A crash course to Oktoberfest


Hello everyone, welcome back.
Last weekend I attended Oktoberfest for the first time. As a German I have had it on my To – Do – List for a while, so it was about time.

How about you, waving that white and blue flag… are you ready to visit Germany for the fifth season in Bavaria? Are you thirsty for some German beer? And can you almost smell the roasted almonds?

Here, my road beer comes with a little advice.
Let’s make sure your visit becomes fabulous.

Get there early

Make sure you arrive in time. If they wake you up when September ends, you might not make it.
No kidding, Oktoberfest is not actually in October.
When the feast first started, it was October 12th – 17th 1810.  It was held in the honor of the Bavarian crown prince and his newly wed wife.

Oktoberfest beerAs the years went by they moved it forwards to September. Blame it on the weatherman. Nowadays it’s a two week event and really only the last weekend takes place in October.

Get there early

Don’t worry! You’re not seeing double, yet.
This is really important to know. If you wanna attend the first Saturday you need to get there early in the morning.
For the other days early afternoons should work. This way you can hopefully find seats in one of the tents, which means you can finally order that beer.
Reservations are possible, but as you need to get a table for eight to ten people and do it far in advance, arriving early is less stress.

Indulging at Oktoberfest

Well, you will probably be drinking beer. So get ready for your first “Maß”, which is one liter (33.81 oz) of the German hops drink.
Classic food are pretzels (“Brezn”) and roast chicken (“Hendl”).
If you like hearty food, you are in the right place. Try the “white sausages” (“Weisswuerste”) that we serve with sweet mustard and pretzels. Or have a slab of pork with potato dumplings and Sauerkraut.
Oktoberfest StyleA spread you should try is “Obazder”. Made from aged soft cheeses and butter and refined with onions and pepper, this is a true classic.

Any oily meal just as sausages and French fries are a good drinking basis.

When you take a walk around outside don’t forget to get a gingerbread heart. They have them will all kind of writings on them. Maybe you’ll find one in the color of your Dirndl.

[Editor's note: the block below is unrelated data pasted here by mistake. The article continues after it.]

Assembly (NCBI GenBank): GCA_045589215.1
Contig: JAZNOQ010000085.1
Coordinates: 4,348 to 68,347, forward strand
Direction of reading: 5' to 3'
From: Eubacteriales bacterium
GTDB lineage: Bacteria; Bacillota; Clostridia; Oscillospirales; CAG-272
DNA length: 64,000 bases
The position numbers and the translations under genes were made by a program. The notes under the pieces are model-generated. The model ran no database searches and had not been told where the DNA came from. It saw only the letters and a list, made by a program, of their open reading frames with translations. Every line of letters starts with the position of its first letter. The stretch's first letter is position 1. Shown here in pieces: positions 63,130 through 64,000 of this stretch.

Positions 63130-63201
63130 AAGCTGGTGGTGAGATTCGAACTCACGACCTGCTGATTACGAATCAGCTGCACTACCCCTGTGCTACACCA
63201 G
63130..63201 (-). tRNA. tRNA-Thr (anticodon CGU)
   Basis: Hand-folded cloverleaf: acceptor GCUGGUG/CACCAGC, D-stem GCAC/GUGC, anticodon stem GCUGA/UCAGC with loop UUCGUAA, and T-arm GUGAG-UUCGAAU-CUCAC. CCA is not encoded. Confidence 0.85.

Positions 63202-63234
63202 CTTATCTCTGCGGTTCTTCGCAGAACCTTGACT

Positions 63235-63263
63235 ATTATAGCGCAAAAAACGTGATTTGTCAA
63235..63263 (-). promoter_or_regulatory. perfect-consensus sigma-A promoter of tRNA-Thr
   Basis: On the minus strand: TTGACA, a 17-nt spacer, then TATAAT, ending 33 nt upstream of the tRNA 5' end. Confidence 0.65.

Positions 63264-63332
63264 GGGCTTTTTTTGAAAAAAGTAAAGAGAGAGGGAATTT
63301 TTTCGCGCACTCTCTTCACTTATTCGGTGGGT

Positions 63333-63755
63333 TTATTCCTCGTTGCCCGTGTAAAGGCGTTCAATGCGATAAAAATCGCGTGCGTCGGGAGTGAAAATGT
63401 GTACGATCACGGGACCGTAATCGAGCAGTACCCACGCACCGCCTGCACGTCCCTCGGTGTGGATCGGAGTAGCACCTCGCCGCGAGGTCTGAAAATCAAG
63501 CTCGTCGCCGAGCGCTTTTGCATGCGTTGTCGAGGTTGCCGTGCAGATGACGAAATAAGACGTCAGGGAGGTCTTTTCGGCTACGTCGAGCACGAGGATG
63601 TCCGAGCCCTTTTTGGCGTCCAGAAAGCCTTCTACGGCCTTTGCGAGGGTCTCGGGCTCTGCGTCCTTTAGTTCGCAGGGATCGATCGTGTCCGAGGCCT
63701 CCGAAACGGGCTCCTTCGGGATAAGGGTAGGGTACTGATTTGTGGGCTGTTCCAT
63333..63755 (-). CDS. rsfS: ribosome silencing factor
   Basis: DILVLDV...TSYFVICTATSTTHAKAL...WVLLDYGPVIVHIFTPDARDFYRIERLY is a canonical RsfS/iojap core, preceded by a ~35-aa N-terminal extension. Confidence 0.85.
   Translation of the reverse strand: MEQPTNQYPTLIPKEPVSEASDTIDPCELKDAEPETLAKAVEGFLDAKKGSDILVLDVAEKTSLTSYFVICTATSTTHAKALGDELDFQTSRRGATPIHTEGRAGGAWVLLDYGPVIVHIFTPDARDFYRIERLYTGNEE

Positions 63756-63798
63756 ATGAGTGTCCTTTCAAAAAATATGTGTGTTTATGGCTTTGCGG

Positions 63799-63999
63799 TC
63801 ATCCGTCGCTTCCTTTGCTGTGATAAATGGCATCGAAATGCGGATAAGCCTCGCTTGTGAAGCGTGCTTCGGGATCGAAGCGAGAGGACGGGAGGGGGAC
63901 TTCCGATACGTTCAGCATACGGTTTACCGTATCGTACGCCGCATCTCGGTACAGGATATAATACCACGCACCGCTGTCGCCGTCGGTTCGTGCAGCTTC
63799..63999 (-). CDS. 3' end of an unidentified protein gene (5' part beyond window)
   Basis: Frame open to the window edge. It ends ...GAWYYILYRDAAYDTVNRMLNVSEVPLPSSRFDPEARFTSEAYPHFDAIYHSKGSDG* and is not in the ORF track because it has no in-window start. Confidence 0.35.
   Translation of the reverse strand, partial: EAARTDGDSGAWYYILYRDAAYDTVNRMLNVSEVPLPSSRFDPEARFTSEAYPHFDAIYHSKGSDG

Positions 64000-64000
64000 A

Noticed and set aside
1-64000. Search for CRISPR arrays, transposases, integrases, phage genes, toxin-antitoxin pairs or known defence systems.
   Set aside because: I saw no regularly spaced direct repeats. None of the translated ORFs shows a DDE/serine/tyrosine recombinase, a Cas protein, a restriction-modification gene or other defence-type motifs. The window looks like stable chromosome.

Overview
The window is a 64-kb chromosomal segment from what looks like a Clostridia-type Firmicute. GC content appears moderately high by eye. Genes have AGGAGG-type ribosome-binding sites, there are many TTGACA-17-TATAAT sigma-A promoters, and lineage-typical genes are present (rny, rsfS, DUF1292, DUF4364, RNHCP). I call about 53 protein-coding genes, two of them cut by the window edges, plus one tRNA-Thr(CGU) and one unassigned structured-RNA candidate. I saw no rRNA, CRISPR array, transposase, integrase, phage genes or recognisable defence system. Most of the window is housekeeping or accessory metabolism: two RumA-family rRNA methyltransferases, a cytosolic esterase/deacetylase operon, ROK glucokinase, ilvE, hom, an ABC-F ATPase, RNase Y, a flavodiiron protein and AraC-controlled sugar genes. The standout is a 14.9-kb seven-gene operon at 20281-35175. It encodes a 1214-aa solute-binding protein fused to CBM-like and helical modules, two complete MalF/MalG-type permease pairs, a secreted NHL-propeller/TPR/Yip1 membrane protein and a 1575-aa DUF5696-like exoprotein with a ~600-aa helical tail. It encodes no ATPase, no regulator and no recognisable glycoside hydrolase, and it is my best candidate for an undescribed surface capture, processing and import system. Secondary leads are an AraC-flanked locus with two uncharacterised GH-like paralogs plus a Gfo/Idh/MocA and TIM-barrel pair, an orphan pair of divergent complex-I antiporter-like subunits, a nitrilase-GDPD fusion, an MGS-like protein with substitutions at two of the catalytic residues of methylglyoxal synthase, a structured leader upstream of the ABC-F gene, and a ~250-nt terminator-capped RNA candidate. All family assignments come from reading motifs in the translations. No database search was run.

Dressing up

Literally everyone wears the traditional Bavarian costumes. Men wear their leather pants with a nice pair of suspenders and knitted socks are a must.
Women wear a Dirndl, the Bavarian dress, with a special blouse underneath. It comes in three lengths. The short one is apparently not common for the Oktoberfest, except for younger girls. Those Munich women, who put something on themselves, settle for the medium or the long one.
Instead of buying a new one next year you can freshen up things by just adding a new apron.

When picking your shoes, keep in mind that you could be dancing on the benches by the end of the night. So you’re better off leaving your Louboutins at home.

You hair due can be anything from a chignon to a ponytail but it classically features anything braided. Add some flowers if you like. Think of a chic country style.
Use ribbons matching your Dirndl or a floral wreath, be creative and go wild. You only get to do this once a year!

All the single ladies

So you’ve probably noticed that beautiful ribbon? You know the one that’s highlighting your wasp waist?
Watch out, girls.
Oktoberfest RidesDepending on where you put the bow you are sending signals.
So let’s see. If you wanna get flirty put it left as this means you’re a single girl. If you’ve already found the one, on the other hand, tie it up on the right.
The middle in the front is for virgins, the back for widows or the waitresses at Oktoberfest.

It’s a funfair

Now don’t forget that besides beer tents; it’s also a great fair.
Enjoy a stroll around this kermis – like setting.
Get gingerbread hearts and popcorn. Take a ride on the rollercoaster or the Ferris wheel.
Aim for little roses at the shooting gallery.

Oktoberfest DetailsIf you’re into the whole retro experience, check out the Oiden Wiesn. You pay a small entry fee, but it’s a rather traditional part of the feast and also less crowded.
I’m still amazed by the so-called Motodrom show. Up to four motorcyclists ride up the walls of a giant barrel. Watch them if you can, they are like stuntmen.

A few last facts

  • Renounce on that BMW and the autobahn for once, as public transport will be less stress and work perfectly.
  • The feast is also named “Wiesn” after Theresienwiese, it literally means meadow.
  • You won’t be charged an entrance fee, unless you go the “Oiden Wiesn”.
  • Bring enough cash though as credit card payments aren’t common.
  • “O’zapft is!” Remember these famous words, as they mean the beer is tapped.




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